[30] Thus, it is likely that Lake X overflowed into Lake Ponting at 14:00 LT on 16 June (creating a slight rise in Lake Ponting's filling rate), before Lake Y then overflowed into Lake X, and on into Lake Ponting, at 12:30 LT on 18 June (creating a much more significant rise in Lake Ponting's filling rate). In our model, Lake X first overflows into Lake Ponting in agreement with the measured data, but then Lake Y overflows into Lake X on 17 June. Thus, there are discrepancies between our model and measurements, not in the magnitude of Lake Ponting volume increase after the overflowing of Lake X and Y, but in the timings of the overflow of Lake Y.

[31] In order to provide additional evidence to help constrain the timings of lake overflows, we consult the first available Landsat image after the 18 June 2011, from 3 July 2011 (Figure 2b). When this image is compared to the 17 June Landsat image (Figure 2a), Lake X appears to have completely drained by 3 July, whereas Lake Y is now significantly smaller (estimated to be 0.08 km2 on 3 July compared to ∼0.39 km2by 17 June). We can therefore infer that in reality, it was likely that Lake Y did not drain via hydrofracture, but instead probably overflowed into Lake X until the lake level reached the height of the catchment overflow point. Consistent with both measured and modeled lake filling data, we therefore infer that the rapid increase in Lake Ponting's filling rate on 18 June was due to both the overflow of Lake X and Lake Y (with the overflow of Lake Y likely occurring after the overflow of Lake X). Other sources of time-coincident satellite imagery at appropriate spatial resolutions needed to examine these lake drainage dynamics were not available.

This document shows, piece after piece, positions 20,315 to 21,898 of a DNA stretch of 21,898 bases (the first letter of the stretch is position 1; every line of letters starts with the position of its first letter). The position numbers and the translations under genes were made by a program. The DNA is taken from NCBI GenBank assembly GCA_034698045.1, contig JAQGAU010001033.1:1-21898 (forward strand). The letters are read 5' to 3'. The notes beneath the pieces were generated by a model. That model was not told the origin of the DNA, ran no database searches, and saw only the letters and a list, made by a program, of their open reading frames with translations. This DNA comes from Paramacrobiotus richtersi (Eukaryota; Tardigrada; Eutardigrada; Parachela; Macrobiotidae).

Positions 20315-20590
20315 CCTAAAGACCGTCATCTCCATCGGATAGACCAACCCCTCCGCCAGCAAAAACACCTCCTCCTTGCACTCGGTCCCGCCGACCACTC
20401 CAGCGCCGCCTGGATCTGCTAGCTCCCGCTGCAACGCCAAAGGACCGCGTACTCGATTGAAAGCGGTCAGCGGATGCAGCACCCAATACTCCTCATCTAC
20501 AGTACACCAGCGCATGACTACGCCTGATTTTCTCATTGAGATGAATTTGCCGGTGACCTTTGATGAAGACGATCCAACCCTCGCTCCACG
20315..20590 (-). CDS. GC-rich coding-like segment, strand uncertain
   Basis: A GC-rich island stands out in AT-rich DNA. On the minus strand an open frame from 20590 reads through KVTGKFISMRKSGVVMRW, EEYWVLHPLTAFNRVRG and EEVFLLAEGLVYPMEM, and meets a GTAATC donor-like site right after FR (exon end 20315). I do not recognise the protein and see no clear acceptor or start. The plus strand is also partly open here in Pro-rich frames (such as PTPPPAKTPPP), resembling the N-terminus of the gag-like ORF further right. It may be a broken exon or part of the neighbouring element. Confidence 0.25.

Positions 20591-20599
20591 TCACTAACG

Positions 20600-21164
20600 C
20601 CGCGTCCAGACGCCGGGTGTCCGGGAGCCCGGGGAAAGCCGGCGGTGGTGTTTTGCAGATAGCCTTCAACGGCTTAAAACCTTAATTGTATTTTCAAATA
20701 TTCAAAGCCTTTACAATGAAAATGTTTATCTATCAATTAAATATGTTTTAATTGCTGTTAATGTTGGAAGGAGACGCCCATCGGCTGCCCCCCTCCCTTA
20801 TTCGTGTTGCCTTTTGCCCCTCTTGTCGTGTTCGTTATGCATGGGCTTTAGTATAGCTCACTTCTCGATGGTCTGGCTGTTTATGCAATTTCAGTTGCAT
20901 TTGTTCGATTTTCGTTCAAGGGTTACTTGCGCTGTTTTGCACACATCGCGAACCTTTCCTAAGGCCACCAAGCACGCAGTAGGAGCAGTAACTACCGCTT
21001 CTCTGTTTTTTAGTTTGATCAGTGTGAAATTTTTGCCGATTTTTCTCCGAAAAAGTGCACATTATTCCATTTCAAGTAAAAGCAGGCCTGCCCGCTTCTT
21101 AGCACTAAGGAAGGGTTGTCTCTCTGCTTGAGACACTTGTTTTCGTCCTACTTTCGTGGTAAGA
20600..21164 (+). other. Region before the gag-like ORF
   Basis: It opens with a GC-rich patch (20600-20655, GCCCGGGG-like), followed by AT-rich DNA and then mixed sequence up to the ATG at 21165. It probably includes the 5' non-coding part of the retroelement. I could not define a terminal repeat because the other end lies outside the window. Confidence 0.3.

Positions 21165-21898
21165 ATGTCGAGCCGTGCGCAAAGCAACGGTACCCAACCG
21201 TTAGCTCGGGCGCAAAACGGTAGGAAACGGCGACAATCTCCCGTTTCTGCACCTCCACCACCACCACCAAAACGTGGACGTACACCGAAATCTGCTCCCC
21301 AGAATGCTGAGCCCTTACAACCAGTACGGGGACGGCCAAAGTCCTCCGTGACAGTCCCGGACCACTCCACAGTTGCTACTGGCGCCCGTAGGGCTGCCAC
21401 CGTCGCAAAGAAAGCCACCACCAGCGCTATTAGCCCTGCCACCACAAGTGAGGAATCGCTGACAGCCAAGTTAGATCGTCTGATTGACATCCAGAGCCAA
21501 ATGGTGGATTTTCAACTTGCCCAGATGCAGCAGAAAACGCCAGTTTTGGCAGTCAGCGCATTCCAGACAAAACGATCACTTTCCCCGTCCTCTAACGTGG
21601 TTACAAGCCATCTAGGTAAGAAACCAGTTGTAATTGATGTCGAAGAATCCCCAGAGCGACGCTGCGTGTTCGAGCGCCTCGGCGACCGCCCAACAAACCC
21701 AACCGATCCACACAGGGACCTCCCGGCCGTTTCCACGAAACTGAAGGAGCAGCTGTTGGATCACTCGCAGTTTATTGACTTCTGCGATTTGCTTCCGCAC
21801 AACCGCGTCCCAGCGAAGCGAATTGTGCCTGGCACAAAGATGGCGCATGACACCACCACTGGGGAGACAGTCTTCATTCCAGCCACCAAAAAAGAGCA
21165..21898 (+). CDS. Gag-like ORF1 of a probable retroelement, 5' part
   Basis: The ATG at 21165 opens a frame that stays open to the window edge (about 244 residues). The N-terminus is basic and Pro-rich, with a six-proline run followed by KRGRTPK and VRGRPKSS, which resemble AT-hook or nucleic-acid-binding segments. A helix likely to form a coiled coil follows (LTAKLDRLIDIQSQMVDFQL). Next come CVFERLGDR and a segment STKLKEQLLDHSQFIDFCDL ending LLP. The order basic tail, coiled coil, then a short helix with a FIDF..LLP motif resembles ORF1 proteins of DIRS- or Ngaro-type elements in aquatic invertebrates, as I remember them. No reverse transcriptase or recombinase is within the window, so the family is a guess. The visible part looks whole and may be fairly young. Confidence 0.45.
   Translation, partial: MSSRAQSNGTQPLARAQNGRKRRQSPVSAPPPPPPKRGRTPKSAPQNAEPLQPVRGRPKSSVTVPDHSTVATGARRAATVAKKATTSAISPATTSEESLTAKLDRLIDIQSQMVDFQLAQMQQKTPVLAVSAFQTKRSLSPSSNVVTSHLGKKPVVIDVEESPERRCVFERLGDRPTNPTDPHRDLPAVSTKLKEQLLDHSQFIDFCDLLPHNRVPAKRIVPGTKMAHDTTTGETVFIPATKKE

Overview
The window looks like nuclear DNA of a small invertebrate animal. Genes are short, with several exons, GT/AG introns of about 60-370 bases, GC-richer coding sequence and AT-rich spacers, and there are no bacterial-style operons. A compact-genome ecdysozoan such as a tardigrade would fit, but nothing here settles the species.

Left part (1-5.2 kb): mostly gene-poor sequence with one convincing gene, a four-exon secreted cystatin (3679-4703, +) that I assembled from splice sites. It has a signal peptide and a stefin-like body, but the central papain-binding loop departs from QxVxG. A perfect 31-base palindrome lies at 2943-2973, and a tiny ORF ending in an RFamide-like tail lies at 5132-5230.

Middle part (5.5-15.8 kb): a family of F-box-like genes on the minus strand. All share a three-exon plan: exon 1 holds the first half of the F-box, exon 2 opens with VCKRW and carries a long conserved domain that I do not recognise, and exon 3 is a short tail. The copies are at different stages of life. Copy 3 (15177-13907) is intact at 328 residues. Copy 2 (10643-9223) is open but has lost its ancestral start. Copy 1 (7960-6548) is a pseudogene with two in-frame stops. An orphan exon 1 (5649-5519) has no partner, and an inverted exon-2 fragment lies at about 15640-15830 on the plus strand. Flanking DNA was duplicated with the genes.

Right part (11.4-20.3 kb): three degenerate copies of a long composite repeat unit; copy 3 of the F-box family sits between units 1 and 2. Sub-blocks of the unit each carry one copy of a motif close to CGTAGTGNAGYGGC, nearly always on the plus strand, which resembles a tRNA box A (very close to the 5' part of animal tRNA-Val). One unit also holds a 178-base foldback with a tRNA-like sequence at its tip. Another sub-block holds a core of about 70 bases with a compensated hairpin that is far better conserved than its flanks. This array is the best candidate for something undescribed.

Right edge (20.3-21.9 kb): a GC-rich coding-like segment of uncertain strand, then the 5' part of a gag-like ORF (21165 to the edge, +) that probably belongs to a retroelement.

[32] There are two possible explanations for the source of the errors between the timings of the measured and modeled lake overflows. First, as already mentioned, these errors may be due to the model's inability to simulate the process of opening and growth of overflow channels from lakes. Second, the discrepancies between the timings of the measured and modeled lake overflows may be due to inaccuracies in the ASTER GDEM. As a test of this latter hypothesis, we carry out additional model runs with altered DEM topography and find that if the average depth of Lake Y was 0.87 m deeper (giving Lake Y an extra 270,000 m3 of volume in addition to its current maximum volume of 820,000 m3), Lake Y would overflow at 12:30 LT on 18 June, in agreement with the measured data. This modeled curve is plotted in Figure 6 (purple line).